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Stock pot is a generic name for one of the most common types of cooking pot used worldwide. A stock pot is traditionally used to make stock or broth, which can be the basis for cooking more complex recipes. It is a wide pot with a flat bottom, straight sides, a wide opening to the full diameter of the pot, two handles on the sides, and a lid with a handle on top.
French Chef Auguste Escoffier (1846-1935) published "A Guide to Modern Cookery" in 1907. On the first page, Escoffier writes, "stocks are the keynote of culinary structure" in French cuisine. A stock or broth is made by simmering water for several hours, to continuously cook added foods such as pieces of meat, meat bones, fish or vegetables. The slow simmering process transfers flavours, colours and nutrients to the water, where they blend, and a new ingredient is thus created, the broth or stock.
A broth made with meat or meat bones creates a base with concentrated flavours and aromas, even without the addition of salt or herbs or spices. This is what is referred to as soup base. Stock pots are also used for cooking stews, porridge, boiled foods, steamed shellfish, and a vast variety of recipes.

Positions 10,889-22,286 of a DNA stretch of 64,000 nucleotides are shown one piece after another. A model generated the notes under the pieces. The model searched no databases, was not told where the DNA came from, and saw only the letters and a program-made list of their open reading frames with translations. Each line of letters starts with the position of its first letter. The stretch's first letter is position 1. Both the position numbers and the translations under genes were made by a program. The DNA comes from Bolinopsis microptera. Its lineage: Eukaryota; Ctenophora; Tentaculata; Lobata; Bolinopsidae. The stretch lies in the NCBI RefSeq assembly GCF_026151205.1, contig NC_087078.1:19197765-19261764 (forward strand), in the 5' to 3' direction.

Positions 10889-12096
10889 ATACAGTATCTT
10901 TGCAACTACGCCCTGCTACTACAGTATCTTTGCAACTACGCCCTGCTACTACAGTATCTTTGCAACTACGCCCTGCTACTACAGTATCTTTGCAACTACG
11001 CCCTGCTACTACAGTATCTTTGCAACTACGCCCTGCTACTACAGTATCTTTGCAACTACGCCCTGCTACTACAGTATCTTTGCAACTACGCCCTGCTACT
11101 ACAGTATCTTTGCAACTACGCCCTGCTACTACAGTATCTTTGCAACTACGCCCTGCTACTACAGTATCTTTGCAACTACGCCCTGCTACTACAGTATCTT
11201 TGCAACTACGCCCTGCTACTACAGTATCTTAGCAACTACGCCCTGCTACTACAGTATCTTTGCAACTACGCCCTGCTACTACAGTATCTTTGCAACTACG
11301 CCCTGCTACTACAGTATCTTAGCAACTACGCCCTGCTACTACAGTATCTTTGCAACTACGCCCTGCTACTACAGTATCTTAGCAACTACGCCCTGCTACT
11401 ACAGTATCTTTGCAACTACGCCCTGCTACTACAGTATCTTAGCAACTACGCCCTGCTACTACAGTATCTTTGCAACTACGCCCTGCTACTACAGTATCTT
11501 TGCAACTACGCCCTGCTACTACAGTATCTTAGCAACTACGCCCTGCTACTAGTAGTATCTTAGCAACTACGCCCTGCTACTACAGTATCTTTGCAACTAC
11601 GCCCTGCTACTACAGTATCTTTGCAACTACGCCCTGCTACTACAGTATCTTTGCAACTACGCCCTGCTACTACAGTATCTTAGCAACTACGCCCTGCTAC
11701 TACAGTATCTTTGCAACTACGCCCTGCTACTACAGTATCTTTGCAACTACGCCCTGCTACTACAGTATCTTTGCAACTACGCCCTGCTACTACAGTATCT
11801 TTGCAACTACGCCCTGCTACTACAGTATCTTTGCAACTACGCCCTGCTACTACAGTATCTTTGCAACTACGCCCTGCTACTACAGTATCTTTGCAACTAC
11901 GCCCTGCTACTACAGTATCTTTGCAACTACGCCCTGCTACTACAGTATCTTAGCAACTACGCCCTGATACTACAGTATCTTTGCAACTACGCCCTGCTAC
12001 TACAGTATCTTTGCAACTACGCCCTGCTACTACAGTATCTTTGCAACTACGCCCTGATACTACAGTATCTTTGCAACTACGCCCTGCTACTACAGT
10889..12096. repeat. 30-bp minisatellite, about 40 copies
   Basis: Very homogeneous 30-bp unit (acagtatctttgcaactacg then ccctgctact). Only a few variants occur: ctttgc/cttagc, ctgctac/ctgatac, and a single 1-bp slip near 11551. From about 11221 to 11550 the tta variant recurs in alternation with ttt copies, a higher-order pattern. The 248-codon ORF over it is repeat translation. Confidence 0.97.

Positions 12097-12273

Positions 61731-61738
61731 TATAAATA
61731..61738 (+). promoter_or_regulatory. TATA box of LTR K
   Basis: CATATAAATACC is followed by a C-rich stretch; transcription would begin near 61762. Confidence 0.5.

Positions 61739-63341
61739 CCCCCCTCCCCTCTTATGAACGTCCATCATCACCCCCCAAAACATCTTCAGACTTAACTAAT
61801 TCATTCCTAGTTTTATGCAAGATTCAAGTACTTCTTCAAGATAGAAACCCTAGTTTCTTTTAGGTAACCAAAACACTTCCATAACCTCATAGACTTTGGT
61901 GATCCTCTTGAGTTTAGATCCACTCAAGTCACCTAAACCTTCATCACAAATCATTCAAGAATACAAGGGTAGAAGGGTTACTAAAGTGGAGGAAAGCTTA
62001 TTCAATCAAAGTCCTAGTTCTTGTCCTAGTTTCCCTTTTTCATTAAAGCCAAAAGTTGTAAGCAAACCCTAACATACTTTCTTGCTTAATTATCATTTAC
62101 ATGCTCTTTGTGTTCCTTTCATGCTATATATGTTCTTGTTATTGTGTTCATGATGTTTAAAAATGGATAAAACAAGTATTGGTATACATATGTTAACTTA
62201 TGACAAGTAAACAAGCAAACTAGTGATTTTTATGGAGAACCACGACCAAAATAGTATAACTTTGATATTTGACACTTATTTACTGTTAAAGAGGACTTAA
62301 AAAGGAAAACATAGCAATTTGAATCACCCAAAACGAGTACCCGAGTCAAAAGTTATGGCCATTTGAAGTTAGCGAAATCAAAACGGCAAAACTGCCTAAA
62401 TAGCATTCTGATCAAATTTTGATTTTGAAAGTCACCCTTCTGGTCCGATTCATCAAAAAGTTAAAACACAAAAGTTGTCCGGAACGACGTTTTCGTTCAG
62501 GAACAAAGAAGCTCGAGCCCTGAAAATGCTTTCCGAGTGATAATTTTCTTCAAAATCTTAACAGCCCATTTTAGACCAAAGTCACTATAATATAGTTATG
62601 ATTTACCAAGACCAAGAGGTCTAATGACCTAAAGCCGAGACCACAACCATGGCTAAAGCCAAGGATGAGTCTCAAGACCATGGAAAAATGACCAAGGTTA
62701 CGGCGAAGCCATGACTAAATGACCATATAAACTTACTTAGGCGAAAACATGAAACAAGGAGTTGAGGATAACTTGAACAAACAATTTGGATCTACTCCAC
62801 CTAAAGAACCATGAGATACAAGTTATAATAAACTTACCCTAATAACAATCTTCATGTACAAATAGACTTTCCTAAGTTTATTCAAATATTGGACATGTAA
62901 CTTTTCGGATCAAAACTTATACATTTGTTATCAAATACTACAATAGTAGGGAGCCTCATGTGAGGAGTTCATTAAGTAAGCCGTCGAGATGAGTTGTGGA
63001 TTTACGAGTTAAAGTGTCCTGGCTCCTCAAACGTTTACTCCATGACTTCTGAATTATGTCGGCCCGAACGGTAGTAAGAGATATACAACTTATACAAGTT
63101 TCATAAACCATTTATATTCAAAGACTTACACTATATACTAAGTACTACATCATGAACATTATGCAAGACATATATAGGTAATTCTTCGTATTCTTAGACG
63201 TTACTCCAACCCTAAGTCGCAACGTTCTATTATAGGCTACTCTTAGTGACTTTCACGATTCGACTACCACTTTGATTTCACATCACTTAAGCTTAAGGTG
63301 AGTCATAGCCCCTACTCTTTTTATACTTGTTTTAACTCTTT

Stock pots have great versatility, and so they are used for many cooking purposes, and occasionally non-cooking purposes. Large stock pots may be used at home to boil clothing, wool or yarn for colour dying, for example. They do not come in standard sizes. The size of the pot is normally given on the manufacturer's label by volume, for example 12 litres.
The most common materials for manufacturing stock pots are stainless steel, aluminium, copper and enamel (Vitreous enamel) on metal. More expensive types of stock pots have bottoms that are made of layers of different metals, to enhance heat conductivity.
A recent innovation sculpts the pot sides to harness the boiling liquid into a self-stirring pot.
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